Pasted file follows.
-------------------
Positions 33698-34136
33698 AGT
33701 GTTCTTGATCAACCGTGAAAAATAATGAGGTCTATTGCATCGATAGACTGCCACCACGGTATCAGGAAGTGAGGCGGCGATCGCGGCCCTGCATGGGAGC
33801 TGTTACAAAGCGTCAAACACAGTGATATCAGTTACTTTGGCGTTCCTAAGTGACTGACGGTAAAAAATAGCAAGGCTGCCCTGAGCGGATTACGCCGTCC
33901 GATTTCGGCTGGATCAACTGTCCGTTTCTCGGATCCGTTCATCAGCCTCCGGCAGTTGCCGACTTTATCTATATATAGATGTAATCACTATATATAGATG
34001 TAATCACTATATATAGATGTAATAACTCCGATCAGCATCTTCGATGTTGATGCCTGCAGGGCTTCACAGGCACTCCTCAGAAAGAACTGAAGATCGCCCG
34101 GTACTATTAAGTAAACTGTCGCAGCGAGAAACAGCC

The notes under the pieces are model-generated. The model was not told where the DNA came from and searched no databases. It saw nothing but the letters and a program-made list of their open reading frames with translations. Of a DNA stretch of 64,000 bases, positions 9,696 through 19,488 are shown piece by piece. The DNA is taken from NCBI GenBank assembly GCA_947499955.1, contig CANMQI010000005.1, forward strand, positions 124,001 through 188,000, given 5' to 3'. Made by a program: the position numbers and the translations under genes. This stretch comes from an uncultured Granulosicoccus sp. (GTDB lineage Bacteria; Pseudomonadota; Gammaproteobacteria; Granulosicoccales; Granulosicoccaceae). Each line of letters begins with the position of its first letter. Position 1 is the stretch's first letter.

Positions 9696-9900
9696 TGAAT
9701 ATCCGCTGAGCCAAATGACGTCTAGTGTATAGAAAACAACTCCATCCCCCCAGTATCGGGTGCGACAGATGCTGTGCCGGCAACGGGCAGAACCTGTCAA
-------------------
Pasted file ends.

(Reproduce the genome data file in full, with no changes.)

Positions 33698-34136
33698 AGT
33701 GTTCTTGATCAACCGTGAAAAATAATGAGGTCTATTGCATCGATAGACTGCCACCACGGTATCAGGAAGTGAGGCGGCGATCGCGGCCCTGCATGGGAGC
33801 TGTTACAAAGCGTCAAACACAGTGATATCAGTTACTTTGGCGTTCCTAAGTGACTGACGGTAAAAAATAGCAAGGCTGCCCTGAGCGGATTACGCCGTCC
33901 GATTTCGGCTGGATCAACTGTCCGTTTCTCGGATCCGTTCATCAGCCTCCGGCAGTTGCCGACTTTATCTATATATAGATGTAATCACTATATATAGATG
34001 TAATCACTATATATAGATGTAATAACTCCGATCAGCATCTTCGATGTTGATGCCTGCAGGGCTTCACAGGCACTCCTCAGAAAGAACTGAAGATCGCCCG
34101 GTACTATTAAGTAAACTGTCGCAGCGAGAAACAGCC

The notes under the pieces are model-generated. The model was not told where the DNA came from and searched no databases. It saw nothing but the letters and a program-made list of their open reading frames with translations. Of a DNA stretch of 64,000 bases, positions 9,696 through 19,488 are shown piece by piece. The DNA is taken from NCBI GenBank assembly GCA_947499955.1, contig CANMQI010000005.1, forward strand, positions 124,001 through 188,000, given 5' to 3'. Made by a program: the position numbers and the translations under genes. This stretch comes from an uncultured Granulosicoccus sp. (GTDB lineage Bacteria; Pseudomonadota; Gammaproteobacteria; Granulosicoccales; Granulosicoccaceae). Each line of letters begins with the position of its first letter. Position 1 is the stretch's first letter.

Positions 9696-9900
9696 TGAAT
9701 ATCCGCTGAGCCAAATGACGTCTAGTGTATAGAAAACAACTCCATCCCCCCAGTATCGGGTGCGACAGATGCTGTGCCGGCAACGGGCAGAACCTGTCAA